Josh Abbott Band

Josh Abbott Band (10:00 PM)

The Cadillac Three (8:30 PM)

Rich O'Toole (8:00 PM)

Wed, August 6, 2014

7:30 pm

Adv Tix $17.00 / Day of Show Tix $20.00

This event is all ages

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Josh Abbott Band - (Set time: 10:00 PM)
Josh Abbott Band
When Josh Abbott Band recorded “Ghosts” for its fourth album, Front Row Seat, Abbott expected to redo the vocals. The final chorus had some technical imperfections, and he figured he could improve on the performance once his heart settled down. Producer Dwight Baker, one-half of the Austin-based duo The Wind and The Wave, wouldn’t let Abbott retouch it.

“I was actually crying my eyes out during that last chorus, and that’s why there’s a couple of notes in the beginning of that section that don’t really explode like normal,” Abbott says. “Dwight was like, ‘We’re keeping that. That’s real.’”

Real is the operative word for Front Row Seat, a 16-track song cycle that represents the most ambitious and emotionally challenging project yet for JAB, a highly melodic six-piece ensemble that’s managed to keep a foot in both the Texas music scene and the national country world. The band won four times during the inaugural Texas Regional Radio Awards behind an upbeat brand of country that still leans on classic instrumentation – particularly banjo and fiddle – to effect a raucous, roof-raising attitude.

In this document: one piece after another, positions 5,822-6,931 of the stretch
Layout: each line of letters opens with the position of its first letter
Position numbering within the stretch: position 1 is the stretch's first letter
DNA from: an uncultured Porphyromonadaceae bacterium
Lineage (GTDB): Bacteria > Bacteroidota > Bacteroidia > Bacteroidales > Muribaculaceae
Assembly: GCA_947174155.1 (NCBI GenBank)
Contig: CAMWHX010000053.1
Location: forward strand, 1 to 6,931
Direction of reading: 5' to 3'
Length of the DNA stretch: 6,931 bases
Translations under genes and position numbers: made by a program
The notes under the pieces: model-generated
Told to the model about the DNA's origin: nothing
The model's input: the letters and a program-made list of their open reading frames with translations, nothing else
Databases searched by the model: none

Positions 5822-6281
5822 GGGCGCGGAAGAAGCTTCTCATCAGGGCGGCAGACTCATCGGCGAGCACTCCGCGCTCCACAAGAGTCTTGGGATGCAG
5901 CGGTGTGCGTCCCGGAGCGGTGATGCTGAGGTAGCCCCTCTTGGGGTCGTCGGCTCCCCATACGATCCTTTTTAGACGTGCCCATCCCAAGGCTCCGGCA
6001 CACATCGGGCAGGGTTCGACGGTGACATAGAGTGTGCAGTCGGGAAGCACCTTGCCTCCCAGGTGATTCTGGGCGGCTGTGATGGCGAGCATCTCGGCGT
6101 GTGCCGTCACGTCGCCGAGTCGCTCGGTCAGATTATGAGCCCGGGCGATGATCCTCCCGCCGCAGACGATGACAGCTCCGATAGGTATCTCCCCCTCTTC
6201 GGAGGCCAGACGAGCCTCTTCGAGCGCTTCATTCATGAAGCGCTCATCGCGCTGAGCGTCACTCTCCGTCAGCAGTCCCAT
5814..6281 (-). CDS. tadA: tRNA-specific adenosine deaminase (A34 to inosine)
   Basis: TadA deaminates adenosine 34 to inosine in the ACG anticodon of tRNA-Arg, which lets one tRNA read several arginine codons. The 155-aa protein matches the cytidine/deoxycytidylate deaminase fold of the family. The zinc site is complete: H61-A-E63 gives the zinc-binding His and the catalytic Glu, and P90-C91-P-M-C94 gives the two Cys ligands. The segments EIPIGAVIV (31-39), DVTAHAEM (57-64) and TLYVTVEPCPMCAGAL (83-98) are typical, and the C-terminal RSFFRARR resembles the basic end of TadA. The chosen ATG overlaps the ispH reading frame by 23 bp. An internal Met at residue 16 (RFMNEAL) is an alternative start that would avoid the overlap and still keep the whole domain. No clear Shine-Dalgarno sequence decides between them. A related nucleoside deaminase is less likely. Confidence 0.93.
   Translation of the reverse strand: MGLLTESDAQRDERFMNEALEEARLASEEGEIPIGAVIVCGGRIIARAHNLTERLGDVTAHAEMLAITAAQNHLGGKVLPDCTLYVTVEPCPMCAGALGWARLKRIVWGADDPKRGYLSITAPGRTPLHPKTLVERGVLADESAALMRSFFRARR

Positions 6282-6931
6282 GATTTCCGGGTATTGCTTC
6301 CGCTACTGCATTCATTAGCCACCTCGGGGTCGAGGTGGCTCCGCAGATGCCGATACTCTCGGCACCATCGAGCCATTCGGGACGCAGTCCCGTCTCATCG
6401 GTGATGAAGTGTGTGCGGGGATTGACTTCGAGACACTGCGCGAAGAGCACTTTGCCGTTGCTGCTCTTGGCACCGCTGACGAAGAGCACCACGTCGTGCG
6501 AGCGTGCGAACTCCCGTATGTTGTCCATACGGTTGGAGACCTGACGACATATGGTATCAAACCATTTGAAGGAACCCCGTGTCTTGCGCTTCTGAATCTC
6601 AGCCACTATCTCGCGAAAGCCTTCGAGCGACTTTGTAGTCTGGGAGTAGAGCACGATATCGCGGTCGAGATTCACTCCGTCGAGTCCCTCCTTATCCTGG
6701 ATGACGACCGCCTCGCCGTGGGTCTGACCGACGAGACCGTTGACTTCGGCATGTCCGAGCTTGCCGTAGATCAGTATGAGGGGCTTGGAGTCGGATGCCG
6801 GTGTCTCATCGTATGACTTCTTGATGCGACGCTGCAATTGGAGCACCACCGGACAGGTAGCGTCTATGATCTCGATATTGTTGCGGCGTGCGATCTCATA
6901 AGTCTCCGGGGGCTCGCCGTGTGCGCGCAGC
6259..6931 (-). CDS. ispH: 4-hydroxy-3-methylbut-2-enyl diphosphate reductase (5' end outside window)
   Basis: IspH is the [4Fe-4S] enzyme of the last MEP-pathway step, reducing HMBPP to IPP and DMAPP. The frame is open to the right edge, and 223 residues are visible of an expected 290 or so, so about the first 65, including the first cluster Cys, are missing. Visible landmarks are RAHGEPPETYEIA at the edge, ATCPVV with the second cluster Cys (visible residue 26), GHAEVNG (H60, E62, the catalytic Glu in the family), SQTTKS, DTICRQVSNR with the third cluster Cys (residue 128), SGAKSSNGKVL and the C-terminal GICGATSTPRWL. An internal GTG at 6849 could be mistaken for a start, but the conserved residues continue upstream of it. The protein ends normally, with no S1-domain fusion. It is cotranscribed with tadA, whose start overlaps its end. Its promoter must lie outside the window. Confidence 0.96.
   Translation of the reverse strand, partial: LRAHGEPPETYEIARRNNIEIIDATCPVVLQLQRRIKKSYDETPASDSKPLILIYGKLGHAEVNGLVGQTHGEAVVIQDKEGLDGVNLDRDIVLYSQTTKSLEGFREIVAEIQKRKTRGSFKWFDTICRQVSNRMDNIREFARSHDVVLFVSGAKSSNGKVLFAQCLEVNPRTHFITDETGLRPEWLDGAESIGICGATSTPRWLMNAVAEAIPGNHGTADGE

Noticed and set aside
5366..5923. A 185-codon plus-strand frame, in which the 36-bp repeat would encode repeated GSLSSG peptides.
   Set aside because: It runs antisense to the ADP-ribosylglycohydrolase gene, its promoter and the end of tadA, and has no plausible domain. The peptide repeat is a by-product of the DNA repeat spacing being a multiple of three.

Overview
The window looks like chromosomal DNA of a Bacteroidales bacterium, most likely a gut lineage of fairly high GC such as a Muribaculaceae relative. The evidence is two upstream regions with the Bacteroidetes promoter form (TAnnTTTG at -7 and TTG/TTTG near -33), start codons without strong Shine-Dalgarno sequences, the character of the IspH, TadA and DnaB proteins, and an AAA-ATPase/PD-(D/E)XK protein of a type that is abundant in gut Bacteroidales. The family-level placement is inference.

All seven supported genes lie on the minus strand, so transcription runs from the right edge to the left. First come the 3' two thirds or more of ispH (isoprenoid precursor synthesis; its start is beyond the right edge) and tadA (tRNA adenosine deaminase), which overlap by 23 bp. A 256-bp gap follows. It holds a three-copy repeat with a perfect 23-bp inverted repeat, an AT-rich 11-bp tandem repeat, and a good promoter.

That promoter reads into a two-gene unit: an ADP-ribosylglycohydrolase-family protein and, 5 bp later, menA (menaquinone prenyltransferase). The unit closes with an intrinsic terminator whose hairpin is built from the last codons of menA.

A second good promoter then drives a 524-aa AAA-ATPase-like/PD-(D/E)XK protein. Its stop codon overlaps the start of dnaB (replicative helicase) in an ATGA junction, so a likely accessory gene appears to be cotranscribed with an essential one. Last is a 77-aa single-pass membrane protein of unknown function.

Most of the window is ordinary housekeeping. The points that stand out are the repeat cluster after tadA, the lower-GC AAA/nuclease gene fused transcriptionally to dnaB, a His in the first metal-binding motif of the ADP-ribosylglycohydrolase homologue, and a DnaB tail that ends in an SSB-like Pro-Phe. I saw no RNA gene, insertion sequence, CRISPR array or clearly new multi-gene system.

The band has lobbed three singles onto the Billboard Hot Country Songs chart – including “Oh, Tonight,” the first charted track to feature Grammy-winning Kacey Musgraves – and nabbed a Top 10 album with the 2012 release Small Town Family Dreams and reached No. 12 with the 2014 EP Tuesday Night.

But Front Row Seat steps beyond the band’s honky-tonk inclinations for a more personal journey as the album traverses the emotional course of Abbott’s first marriage and subsequent divorce. It was not his original intention to depict his private life in a public way, but as he wrote the songs for Front Row Seat, beginning before the split actually occurred, he naturally mined his emotional life for a set of songs that were profoundly honest and revealing. It was only as they began recording the material at Baker’s Matchbox Studios outside of Austin, that they realized they had the germ of a tangible plot.

“We started looking at the music we’d done and had a whole bunch of other songs that we really loved and we were like, ‘Man, we could put this together and make a really neat story out of it,” fiddler Preston Wait recalls. “Especially with the song ‘Front Row Seat,’ we basically just made it kind of like you’re watching a movie and it’s your front row seat to this life.”